A commonly proposed mechanism of multi-drug resistance (MDR) in recurrent ovarian cancer is elevated drug efflux, which is often due to increased activity of the ATP-binding cassette (ABC) transporter ABCB1 (previously named MDR1) gene that encodes P-glycoprotein (P-gp) A2780ADR cells, previously developed by culturing parental A2780 cells in the presence of doxorubicin, have gained resistance to the drug by overexpressing P-gp,  which we confirmed by flow cytometry with a fluorescence-tagged antibody to P-gp (Figure 4C, left). Additionally, the MTT50 for doxorubicin determined by MTT assay in A2780ADR cells (4.9 μM at 48 hours; 3.1 to 7.7 95% CI) was approximately 100 times higher than in A2780 cells (0.04 μM at 48 hours; 0.03 to 0.06 95% CI). We hypothesized that P-gp mediated efflux of doxorubicin, a known substrate of P-gp, was being blocked by lovastatin via an unknown mechanism. To verify that synergy between lovastatin and doxorubicin was not simply an artifact of the A2780ADR cell system, we employed an alternative paired parental and MDR model derived from acute lymphoblastic leukemia, CEM and CEMVBL cells, respectively. We also confirmed that the CEMVBL cells both overexpress P-gp on their cell surface and have a significantly higher MTT50 for doxorubicin when compared to the parental CEM cells (Figure 4C, right, and data not shown). Interestingly, lovastatin synergized significantly with doxorubicin in CEMVBL cells (Figure 4B) using the same experimental design as above. We also determined that lovastatin did not synergize with cisplatin in either parental A2780 cells (Additional file 1: Supplemental Figure S1A) or the drug-resistant A2780CIS cells (Additional file 1: Supplemental Figure S1B), both of which had little to no P-gp expression compared to A2780ADR cells (Additional file 1: Supplemental Figure S1C). Furthermore, lovastatin and doxorubicin were borderline synergistic or additive in A2780 and A2780CIS (Additional file 1: Supplemental Figure S1) cells treated in a similar manner.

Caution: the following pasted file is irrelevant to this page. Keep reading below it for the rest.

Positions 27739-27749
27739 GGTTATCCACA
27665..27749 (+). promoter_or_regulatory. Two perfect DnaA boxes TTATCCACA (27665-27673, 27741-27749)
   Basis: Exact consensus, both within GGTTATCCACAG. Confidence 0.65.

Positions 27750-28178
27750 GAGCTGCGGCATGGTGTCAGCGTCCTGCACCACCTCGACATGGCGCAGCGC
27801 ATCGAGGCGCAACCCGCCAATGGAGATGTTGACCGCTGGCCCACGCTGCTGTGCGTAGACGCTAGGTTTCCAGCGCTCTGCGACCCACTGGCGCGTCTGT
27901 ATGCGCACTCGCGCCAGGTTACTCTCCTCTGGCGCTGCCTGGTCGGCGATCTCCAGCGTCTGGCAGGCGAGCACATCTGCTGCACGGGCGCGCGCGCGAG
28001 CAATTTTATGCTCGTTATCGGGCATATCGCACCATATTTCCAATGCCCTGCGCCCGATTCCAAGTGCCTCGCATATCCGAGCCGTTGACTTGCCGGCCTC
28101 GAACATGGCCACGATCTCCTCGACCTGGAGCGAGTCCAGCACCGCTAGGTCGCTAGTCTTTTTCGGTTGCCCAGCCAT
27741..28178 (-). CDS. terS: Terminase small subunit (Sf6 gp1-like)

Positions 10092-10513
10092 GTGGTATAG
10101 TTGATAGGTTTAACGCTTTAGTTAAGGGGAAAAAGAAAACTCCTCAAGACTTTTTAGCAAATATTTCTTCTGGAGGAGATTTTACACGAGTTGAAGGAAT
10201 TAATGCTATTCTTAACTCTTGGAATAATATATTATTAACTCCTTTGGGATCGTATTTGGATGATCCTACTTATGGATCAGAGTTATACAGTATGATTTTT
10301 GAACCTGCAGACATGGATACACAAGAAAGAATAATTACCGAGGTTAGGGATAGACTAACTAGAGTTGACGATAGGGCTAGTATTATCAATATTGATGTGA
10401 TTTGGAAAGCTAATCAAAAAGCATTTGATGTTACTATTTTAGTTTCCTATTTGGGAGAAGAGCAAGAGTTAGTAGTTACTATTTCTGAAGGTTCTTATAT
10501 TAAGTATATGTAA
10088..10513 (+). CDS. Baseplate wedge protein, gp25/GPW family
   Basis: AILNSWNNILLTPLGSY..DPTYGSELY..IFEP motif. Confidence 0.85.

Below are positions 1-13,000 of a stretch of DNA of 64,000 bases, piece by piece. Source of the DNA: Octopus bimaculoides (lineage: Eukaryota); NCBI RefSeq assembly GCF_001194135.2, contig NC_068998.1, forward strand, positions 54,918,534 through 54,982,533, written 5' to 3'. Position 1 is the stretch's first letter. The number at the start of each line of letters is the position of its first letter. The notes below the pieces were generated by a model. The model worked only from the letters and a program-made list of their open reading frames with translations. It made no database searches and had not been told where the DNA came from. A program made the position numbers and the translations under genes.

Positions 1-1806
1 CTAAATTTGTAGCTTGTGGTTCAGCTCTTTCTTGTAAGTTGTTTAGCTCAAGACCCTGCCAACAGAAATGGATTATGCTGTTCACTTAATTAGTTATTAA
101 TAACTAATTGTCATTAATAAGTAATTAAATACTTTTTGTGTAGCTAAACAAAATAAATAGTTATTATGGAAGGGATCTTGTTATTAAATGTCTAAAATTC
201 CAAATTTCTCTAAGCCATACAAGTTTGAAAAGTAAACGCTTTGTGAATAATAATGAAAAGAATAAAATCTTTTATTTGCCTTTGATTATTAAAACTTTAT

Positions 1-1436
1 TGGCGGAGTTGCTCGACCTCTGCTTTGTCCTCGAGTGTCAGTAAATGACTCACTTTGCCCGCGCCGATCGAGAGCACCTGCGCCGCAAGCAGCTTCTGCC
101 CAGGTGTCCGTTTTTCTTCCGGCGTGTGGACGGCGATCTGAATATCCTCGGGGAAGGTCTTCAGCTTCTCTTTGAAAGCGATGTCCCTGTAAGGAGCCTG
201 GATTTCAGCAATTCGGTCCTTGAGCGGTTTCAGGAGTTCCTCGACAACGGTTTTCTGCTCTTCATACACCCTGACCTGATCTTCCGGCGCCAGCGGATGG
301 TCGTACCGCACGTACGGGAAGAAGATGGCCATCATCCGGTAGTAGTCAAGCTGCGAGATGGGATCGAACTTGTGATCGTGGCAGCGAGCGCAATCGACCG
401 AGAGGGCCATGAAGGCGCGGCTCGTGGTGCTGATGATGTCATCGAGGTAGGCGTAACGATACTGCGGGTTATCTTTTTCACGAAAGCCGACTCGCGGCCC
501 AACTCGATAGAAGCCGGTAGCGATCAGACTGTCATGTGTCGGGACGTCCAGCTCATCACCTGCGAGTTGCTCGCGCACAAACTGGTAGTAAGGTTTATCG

Lovastatin increases doxorubicin retention in P-gp expressing cells
Lovastatin also appears to prevent the active efflux of doxorubicin (Figure 5C). In this experiment, cells were treated with lovastatin and doxorubicin together to "load" the cells with doxorubicin. To determine differential degrees of doxorubicin retention, cells were further incubated for 2 hours in doxorubicin-free media with or without lovastatin. Remarkably, incubation with lovastatin resulted in more intracellular doxorubicin remaining after 2 hours. Partial loss of doxorubicin observed in cells that were incubated with lovastatin is likely due to passive diffusion or efflux mediated by alternative mechanisms because this same pattern was observed in parental A2780 cells, which do not overexpress P-gp, treated in the same manner (data not shown). These data suggest that lovastatin may inhibit P-gp from actively pumping doxorubicin out of the cell. Surprisingly, lovastatin-induced accumulation of doxorubicin was not reversed by co-incubation with MVA (Figure 5A; B), suggesting that a mechanism independent of HMGCR inhibition is at work. This data provides support for the combined use of lovastatin and chemotherapeutics that are substrates of P-gp to increase efficacy of tumor cell death.